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Agronomy Update: Research Study Results - Initial Report in a Series


The Dairyland Seed Agronomy Team plants a series of agronomy trials each year to explore some of the interesting questions and discussions that we encounter throughout the season. Our Wabash, Indiana, Research Farm and Mt. Hope, Wisconsin, Product and Agronomy Research (PAR) sites provide a great setting for strip trial demonstrations and studies. These studies might include seed treatments, soybean population, fungicide efficacy, starter fertilizer, silage cutting height and others. Wherever dealers or customers are interested, we also integrate some experiments into our on-farm strip trials such as planting rate, fertility and fungicide treatments.

In the coming weeks, we plan to share some of our preliminary observations and results from 2020 in this newsletter. We will also have a more comprehensive summary released later this year. We know that none of these studies are a replacement for experience on your farm. It can be tough to extrapolate results from Wabash and Mt. Hope to all acres, but we hope to inspire curiosity for further learning on your farm. We do our best to touch on concepts that you would encounter in your management decisions and hope to provide groundwork for you to further explore these concepts on your operation. We encourage everyone to use a portion of their acres each year for trying new things; be it fertility rates, crop protection products, planting rates, etc. Get out there and try it, learn and move forward!

None of this information would be possible without an extensive group of people that help each year. The staff at Mt. Hope and Wabash are passionate about executing these projects. They contribute greatly and are essential to this project. As are the on-farm volunteers who go above and beyond their normal plot planting and harvesting effort. Thank you!


One of the agronomic study projects conducted this year at the Dairyland Seed Wabash Research Farm was time of planting for soybeans.  “Normal planting time” for this geography might be April 25 to May 15.  Some growers are interested in planting earlier, and some studies, as well as anecdotal on-the-farm evidence, suggest that earlier planting can be successful.

The study:

  • Two varieties:  DSR-2640E and DSR-3146E (Group 2.6 and 3.1 relative maturities).
  • Planting dates were April 5, April 20, May 2, and May 23.
  • Two row plots, 175 feet in length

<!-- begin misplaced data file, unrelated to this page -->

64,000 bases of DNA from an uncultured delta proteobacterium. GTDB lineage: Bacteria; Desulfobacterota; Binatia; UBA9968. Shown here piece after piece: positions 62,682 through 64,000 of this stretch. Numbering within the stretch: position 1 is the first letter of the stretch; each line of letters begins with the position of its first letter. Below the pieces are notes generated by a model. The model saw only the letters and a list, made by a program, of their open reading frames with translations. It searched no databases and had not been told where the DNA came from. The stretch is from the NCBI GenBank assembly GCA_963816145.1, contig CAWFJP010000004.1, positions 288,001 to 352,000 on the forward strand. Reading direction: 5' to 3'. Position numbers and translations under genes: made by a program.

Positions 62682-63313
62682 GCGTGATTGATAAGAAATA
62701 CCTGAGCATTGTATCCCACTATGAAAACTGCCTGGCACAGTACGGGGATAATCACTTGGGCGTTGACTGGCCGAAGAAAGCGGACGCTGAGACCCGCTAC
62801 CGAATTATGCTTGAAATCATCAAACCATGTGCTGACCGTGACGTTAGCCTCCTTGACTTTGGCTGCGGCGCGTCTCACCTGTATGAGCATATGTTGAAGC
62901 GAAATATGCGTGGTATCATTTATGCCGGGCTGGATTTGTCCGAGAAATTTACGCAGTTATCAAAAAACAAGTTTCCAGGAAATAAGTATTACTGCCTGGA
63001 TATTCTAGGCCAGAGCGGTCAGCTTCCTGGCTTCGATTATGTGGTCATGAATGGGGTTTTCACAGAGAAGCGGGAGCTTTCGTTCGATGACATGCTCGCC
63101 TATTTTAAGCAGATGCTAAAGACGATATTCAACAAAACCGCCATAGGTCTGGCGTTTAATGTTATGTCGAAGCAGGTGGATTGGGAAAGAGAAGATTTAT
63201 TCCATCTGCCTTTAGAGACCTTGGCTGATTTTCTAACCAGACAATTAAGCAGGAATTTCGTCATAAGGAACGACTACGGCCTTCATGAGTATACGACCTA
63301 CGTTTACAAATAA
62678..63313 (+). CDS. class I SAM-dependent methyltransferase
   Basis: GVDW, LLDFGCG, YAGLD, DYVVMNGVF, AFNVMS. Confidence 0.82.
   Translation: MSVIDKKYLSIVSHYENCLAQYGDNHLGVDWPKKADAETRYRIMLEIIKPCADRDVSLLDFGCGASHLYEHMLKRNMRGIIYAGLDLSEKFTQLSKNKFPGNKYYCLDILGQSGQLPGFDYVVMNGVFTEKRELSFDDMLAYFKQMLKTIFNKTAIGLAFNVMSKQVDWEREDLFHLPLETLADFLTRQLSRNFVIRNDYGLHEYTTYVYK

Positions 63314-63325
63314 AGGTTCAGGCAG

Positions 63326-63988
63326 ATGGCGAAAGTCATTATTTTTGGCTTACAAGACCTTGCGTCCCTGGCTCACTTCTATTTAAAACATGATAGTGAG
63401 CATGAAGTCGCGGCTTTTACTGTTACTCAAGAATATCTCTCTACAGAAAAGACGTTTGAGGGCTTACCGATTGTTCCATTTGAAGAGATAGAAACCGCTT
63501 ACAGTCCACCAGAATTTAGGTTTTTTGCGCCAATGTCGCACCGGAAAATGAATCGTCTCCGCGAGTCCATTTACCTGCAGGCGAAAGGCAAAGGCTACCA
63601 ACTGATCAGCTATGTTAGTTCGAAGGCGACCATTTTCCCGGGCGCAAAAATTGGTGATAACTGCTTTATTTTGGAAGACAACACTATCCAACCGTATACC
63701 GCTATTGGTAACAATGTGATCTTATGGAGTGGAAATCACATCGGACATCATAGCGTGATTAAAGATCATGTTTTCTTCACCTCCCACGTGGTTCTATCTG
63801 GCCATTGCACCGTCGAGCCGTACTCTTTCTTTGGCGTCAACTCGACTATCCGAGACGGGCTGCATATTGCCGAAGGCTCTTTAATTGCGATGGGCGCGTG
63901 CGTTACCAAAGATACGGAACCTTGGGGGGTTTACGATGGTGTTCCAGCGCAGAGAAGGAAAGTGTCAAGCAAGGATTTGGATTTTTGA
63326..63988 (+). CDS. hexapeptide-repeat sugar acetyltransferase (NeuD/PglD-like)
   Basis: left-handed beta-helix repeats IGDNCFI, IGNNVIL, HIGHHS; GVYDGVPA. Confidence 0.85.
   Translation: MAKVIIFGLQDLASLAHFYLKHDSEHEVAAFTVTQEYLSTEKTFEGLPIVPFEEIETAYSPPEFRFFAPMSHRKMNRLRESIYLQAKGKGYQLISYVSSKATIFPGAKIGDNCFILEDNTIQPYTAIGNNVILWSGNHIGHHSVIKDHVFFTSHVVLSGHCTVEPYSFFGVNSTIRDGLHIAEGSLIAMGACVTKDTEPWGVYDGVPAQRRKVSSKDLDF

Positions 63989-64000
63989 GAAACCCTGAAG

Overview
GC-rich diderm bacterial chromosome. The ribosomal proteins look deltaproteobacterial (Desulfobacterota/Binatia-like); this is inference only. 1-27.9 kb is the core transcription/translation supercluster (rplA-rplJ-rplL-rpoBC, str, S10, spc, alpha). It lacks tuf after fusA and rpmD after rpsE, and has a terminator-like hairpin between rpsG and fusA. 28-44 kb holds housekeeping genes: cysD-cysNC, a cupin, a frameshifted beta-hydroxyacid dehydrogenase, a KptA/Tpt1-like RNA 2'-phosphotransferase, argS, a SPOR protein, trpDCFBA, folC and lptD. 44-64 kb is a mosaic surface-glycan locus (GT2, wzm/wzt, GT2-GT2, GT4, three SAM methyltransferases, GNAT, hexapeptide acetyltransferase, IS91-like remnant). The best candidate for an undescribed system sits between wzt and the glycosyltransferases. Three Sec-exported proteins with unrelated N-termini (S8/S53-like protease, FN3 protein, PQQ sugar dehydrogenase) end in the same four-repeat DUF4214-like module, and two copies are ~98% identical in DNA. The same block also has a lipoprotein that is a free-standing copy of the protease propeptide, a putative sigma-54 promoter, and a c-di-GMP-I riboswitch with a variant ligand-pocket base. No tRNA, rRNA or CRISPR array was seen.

• 130,000 targeted planting population
  • Harvest dates:  Sept 14 and Sept 19


Table 1

Stand Counts8-JunApril 5 Planting
Planted 130,000/a, or 7.46 seeds/ft row (261 seeds/35 ft row)
VarietyRowPlts/35 ftPlots/ft% of Planted
DSR-2640ERow 11343.80.51
DSR-2640ERow 21594.50.61
DSR-3146ERow 11995.70.76
DSR-3146ERow 21353.90.52

Table 2

DateVarietyMoistTest WtBu/a
5-Apr2640E13.853.858.2Yield Summary by Date

Weather in April and early May was abnormally cold, with adequate but not too much moisture.


  • The April 5 plantings were very slow to emerge with total emergence occurring over about five weeks.
  • Final stands for the April 5 planting were reduced substantially- to about 60% stand.  See Table 1.  All other plantings achieved good to very good final stands.
  • Both varieties reacted similarly to date of planting:  Earlier was better for yield

While we did not have physical space to conduct a replicated study for this project, the simple data does suggest that it can be highly successful to plant soybeans “early” – even with substantially reduced stands.  Of course, the success of any planting is highly dependent on the weather.  Given that the highest yields were obtained with the earlier (April 5 and April 22) planting dates, even though on-the ground observation showed much slower or more varied emergence, we would like to develop a more complete and replicated study for 2021.

Corteva Technology Use Agreements

All growers with orders for any Corteva Agriscience brand seed product, regardless of crop or trait (including non-GM products) need to have a signed Corteva Technology Use Agreement in place by September 1. Growers should sign the Corteva Technology Use Agreement electronically at Signing electronically is preferable, however, paper copies are available at

Brian Weller
Brian Weller
Western Region
Dan Ritter
Central Region
Branden Furseth
Northern Region
Rod King
Eastern Region
Terry Jones
Eastern Region
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